“These permits are an indication from 40 years ago that someone might come and look for oil,” Ritchlin says. “We should eliminate the risk that this is possible.”
The Scott Islands, where 18 of the 19 contested permits are, is a 11,546-square-kilometre marine sanctuary for millions of seabirds and is protected as a National Wildlife Area under the Canada Wildlife Act. Several islands are also provincial parks.
The Hecate Strait/Queen Charlotte Sound Glass Sponge Reefs Marine Protected Area covers three reef areas totalling 2,410 square kilometres and is protected under the Oceans Act. In certain areas, all commercial, recreational and food, social and ceremonial fishing, as well as anchoring and cable laying, is prohibited in order to protect the reefs.
They’re as fragile “as a potato chip,” says Tweed, who is not involved in the lawsuit. He’s seen reefs sliced in half “as if with a laser” where a single fishing line was dragged through.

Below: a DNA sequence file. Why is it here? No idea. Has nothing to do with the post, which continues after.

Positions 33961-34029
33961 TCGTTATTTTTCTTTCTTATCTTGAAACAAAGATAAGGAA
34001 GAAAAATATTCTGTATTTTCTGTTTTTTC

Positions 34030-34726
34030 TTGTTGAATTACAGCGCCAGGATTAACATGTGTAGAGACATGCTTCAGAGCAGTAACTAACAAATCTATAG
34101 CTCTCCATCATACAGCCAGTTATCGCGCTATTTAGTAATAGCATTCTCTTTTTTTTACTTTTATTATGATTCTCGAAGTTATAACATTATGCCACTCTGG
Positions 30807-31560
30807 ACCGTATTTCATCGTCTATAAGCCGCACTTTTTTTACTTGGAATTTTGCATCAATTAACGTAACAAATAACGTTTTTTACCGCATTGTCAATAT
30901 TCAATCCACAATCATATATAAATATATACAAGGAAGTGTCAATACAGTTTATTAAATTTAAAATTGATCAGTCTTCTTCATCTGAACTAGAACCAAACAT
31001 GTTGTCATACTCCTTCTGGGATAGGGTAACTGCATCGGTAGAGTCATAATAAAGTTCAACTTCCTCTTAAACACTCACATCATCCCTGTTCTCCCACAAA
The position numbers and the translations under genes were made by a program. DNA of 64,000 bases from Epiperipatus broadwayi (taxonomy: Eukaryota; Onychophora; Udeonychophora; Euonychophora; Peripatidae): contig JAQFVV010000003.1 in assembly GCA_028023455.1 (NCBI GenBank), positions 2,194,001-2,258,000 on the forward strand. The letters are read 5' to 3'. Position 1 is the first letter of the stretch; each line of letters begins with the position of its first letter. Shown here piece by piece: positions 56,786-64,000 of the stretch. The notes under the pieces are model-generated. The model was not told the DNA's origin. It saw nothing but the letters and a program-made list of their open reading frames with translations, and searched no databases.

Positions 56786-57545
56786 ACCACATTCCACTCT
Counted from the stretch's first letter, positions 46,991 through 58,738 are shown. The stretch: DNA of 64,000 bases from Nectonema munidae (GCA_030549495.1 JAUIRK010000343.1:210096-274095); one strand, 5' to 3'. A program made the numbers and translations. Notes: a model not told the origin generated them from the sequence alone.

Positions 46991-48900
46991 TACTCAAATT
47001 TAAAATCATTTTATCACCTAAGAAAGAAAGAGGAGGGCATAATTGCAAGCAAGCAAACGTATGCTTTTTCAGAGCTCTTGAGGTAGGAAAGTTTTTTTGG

Loopholes to allow for the possibility of oil and gas drilling were built into the framework of these federally protected wildlife reserves, Ecojustice’s Miron says. The Scott Islands framework mentions how drilling could happen if the federal moratorium was lifted and the Hecate Strait framework notes “there is interest from certain companies to undertake both renewable and non-renewable energy projects within the boundaries of the MPA, in particular the development of undersea cable routes for energy transmission, or oil and gas tenures.”
Parts of Howe Sound are also closed to fishing to protect five reefs. These reefs are not at risk of oil development, but are still endangered by a lack of public awareness or buy-in for their protection, Tweed says.
“The concept that we’d open our incredibly precious coast to oil and gas in the middle of a climate emergency is bizarre,” says David Suzuki Foundation’s Ritchlin.
Thanks to a federal announcement from early February, Marine Protected Areas established after April 25, 2019 will have minimum protection standards that prohibit “industrial activities, such as oil and gas exploration and exploitation, mining, dumping and bottom trawling.”
That’s a win for environmentalists, but won’t protect the Scott Islands or Hecate Strait which were established before then, Miron says.